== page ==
uwm yik yak threat

Alice Marwick, a researcher and director of the McGannon Center at Fordham University, said, "The attitudes that we see among people online are actually very similar to the attitudes we see of people offline regarding sexual assault and sexual violence." The offensive viewpoints expressed online, Marwick continued, are opinions that otherwise would have been discussed behind closed doors, and the people spouting those ideas "feel their feelings are valid because of the communities they belong to."

Back at Stanford, before Bloch-Horowitz could decide on whether to report what happened, the university began an investigation on her behalf after getting word from other students about her harassment.

Stanford requested the specific identity of users from Whatsgoodly, but co-founder Adam Charles Halper said they could not comply with that request because it violated their privacy policy, and besides, the app does not collect any personal information about users. Whatsgoodly also cannot block individual names "without unintentionally censoring a lot of perfectly legitimate content (references to celebrities, politicians, characters in literature, historical figures, etc.)," he added in an email.

On May 19, following the retaliation inquiry, SAE's two-year suspension of housing was extended "indefinitely," with probation added for three years. Some members of the fraternity "deterred a female student from reporting a potential Title IX concern" involving SAE, the university concluded in a report. Stanford continued: Members of the fraternity retaliated against Bloch-Horowitz "based on a false belief" she had reported the chapter for harassing behavior. Multiple SAE members declined to comment for this story.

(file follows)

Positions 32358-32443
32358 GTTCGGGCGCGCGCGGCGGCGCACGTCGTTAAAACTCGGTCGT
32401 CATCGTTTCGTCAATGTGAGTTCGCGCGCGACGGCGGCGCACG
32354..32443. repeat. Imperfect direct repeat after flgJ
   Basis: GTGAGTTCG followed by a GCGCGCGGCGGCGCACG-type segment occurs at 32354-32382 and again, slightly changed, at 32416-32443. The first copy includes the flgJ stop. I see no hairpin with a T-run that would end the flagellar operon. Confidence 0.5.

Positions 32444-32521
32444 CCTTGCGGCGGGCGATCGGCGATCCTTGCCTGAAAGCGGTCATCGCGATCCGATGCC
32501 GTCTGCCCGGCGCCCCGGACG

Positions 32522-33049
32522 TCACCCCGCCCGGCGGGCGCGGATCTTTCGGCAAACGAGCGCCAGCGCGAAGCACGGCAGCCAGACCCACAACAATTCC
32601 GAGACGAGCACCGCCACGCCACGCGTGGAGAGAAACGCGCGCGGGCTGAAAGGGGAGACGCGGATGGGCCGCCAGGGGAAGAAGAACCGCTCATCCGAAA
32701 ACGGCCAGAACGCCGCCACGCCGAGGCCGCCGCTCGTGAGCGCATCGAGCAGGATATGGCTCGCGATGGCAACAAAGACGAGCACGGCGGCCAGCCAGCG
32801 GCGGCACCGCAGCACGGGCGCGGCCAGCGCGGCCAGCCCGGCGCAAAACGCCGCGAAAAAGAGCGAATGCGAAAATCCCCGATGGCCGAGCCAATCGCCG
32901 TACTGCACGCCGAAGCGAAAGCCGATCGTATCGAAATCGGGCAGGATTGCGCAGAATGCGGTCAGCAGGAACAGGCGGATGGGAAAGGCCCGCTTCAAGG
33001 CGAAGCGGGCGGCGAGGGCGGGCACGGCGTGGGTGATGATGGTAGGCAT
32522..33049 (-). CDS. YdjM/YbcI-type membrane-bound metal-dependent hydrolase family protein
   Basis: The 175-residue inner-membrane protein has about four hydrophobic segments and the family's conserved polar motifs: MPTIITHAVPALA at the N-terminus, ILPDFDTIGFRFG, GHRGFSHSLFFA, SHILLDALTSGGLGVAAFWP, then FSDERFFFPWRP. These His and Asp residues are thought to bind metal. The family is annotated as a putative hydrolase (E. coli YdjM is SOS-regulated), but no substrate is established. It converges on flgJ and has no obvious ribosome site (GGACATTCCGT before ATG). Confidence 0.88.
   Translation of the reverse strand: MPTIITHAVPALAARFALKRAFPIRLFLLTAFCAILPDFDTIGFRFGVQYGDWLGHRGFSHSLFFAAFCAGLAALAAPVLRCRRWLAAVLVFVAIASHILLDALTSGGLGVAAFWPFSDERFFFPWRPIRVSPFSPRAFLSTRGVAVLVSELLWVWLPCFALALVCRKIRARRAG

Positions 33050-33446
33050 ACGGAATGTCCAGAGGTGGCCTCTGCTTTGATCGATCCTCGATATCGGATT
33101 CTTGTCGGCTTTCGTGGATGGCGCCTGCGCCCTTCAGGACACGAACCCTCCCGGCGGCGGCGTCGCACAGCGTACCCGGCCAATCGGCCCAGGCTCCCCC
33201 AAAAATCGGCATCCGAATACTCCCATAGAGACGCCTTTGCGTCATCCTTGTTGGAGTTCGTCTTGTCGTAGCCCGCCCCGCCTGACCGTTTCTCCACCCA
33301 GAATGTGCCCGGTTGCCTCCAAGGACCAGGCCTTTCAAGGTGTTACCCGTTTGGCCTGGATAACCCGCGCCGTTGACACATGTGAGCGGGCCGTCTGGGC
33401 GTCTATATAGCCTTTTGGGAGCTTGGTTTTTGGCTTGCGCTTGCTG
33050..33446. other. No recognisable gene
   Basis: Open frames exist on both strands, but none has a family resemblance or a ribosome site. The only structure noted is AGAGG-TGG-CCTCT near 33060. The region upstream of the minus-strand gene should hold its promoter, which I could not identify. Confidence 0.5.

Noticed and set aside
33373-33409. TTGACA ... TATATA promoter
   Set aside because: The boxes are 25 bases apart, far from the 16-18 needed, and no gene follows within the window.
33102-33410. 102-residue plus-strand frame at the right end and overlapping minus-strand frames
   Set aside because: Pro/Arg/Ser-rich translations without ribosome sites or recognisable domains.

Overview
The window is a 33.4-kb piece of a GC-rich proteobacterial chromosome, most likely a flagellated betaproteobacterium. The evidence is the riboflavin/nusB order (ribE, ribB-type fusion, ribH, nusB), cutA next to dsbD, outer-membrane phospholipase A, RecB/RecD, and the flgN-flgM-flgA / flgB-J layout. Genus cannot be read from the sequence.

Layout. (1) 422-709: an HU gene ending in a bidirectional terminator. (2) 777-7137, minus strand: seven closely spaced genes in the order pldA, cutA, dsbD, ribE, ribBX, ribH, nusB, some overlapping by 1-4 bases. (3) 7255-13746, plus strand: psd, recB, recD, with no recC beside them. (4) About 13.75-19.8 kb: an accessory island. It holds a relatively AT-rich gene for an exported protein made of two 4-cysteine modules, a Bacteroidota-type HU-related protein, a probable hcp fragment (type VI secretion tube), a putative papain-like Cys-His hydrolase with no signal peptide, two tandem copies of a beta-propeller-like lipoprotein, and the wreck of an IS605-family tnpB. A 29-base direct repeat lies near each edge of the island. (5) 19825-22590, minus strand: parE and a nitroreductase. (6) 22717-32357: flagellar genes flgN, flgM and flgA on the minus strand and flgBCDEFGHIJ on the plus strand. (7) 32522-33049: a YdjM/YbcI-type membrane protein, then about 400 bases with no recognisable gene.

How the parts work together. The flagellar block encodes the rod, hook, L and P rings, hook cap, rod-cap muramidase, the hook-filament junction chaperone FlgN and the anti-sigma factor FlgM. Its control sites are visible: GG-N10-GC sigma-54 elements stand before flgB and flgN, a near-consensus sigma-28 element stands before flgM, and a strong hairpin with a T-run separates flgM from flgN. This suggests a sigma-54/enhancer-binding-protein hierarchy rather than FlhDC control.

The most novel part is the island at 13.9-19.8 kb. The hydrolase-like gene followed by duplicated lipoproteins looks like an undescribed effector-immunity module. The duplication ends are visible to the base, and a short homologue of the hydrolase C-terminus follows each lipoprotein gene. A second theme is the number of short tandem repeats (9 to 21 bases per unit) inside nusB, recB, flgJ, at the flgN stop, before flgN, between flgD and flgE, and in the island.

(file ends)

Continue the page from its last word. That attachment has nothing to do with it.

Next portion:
SAE's national office condemned "any member who engaged in intimidation or retaliation" and apologized to the "campus and local community for their actions because we teach our brothers to be leaders, scholars and, most importantly, gentlemen."

Stanford has received other reports about SAE in the recent past, such as alleged drugging of drinks "and other misconduct involving women" at the house during the 2013-14 academic year. Part of the reason why those incidents never resulted in penalties, the university said, was because the "women involved and other witnesses ... were unwilling to participate in an investigation." It's possible they feared the process that follows filing a complaint.

While colleges have been put on notice about campus sexual assault, they are increasingly running into other issues about harassment and retaliation on campus that are inextricably linked, said University of Massachusetts-Amherst lecturer Kristine Newhall, who's also a Title IX researcher.

The University of Connecticut, for example, settled a lawsuit last year with a student who was harassed on campus and online over her critique on a blog of the school's new mascot. When the UConn student asked for help from the university, she alleged, campus police simply suggested she keep a low profile and wear a hat.

"All of this other stuff is part of that culture as well and contributes to sexually hostile climate on campus," Newhall said. "I think this is going to be one of the next big things we have to start to look at."